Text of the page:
08 Dec 2020

Under a clear blue sky and a gentle breeze we pulled on hydration packs ready for the first proper trail run of the trip. Castle Rocks Track in the Munghorn Nature Reserve, was a short half hour drive from Mudgee. The Lonely Planet promised an easy 8K walk to the sandstone pagoda features and views over the Park. 

The track started as a narrow fire trail and led us into a back-burnt eucalyptus and native pine forest. The trees still had most of their canopy but the ground level leaf litter was burnt off. The freshly pealing eucalyptus bark stood out against the blackened forest floor. 

15 mins in, and we picked up the pace to an easy jog, scanning ahead for snakes. The path was open enough to see ahead but I was a little suspicious of a couple of branches. 

“I love how the sand feels beneath our feet – it’s crunchy” I was glad to be wearing my trail shoes with extra grip. “I’m surprised it’s so sandy.” 

“To have sand here, it first needed to be sandstone and then eroded down to sand – both processes would have taken millions of years” marvelled Dave, still in the mindset of geology. 

As we ran the cicadas suddenly grew louder and louder into an ear splitting frequency. Normally you can hear them and not see them, but here they were everywhere- in the trees, on the track and flying around us! We stopped to be with them for a minute before  pushing on. It didn’t take long to run out of their area and the volume returned to normal. 

“It’s the sound of the Aussie bush” says Dave, imitating my Aussie accent.

Eventually we rounded a sandy bend and came face to face with towering sandstone structures looking a little like the walls of a forgotten castle. With the path promptly abandoning us, we searched around the base of the rocks and scrambled up through a saddle to find ourselves standing above the trees.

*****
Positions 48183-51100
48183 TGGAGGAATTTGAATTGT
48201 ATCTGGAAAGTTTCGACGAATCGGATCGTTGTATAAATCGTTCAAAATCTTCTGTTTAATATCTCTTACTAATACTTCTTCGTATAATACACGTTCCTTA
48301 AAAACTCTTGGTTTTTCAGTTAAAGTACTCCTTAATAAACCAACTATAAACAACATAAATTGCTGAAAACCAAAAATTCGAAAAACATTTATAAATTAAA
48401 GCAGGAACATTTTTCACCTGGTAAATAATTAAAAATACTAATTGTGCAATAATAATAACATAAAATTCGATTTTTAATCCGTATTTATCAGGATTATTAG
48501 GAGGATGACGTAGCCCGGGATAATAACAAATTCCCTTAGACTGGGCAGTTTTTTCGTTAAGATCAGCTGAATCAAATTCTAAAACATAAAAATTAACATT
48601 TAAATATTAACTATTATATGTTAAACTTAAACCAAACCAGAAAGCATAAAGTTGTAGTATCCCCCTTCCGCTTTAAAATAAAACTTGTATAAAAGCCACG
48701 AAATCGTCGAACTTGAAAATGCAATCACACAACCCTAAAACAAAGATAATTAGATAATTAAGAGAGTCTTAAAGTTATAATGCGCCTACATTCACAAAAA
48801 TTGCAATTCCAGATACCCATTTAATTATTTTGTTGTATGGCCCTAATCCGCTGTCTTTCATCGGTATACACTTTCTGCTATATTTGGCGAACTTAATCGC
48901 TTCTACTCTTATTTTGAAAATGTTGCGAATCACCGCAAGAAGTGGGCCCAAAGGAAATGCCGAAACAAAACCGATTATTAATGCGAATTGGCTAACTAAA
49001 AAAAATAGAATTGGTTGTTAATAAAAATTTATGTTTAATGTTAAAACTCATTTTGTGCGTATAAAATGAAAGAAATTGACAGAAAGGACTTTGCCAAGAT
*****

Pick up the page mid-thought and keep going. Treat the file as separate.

“Oh wow!” was all I could say. 

“This is amazing” he agreed.

Clambering along the rocky ridge in search of a different perspective, a gentle breeze cooled us down. “Smell the eucalyptus…” I said drawing in a lung full of cool dry air, so different from the salty air of Sydney. 

Back down on the sandy track we hunkered down in search of a comfortable pace.  It was hard going in the heat, on the sand and constantly scanning the path.  I concentrated on keeping pace with Dave, gradually falling behind on the hills. He kept an eye out for me, often waiting so I could keep up. 

We retraced our steps back to car, so the track was familiar and yet the last few kilometres seemed to stretch on for longer. Arriving back at the car, hot and overheated I needed to cool down fast. Dave cranked the air-conditioning in the car as we headed back to the hotel. 

We’d had plans of stopping at a few cellar doors on the way back to the hotel, but recked from the run, all we could think about was a cold shower, a snooze and dinner. A hard and rewarding day!

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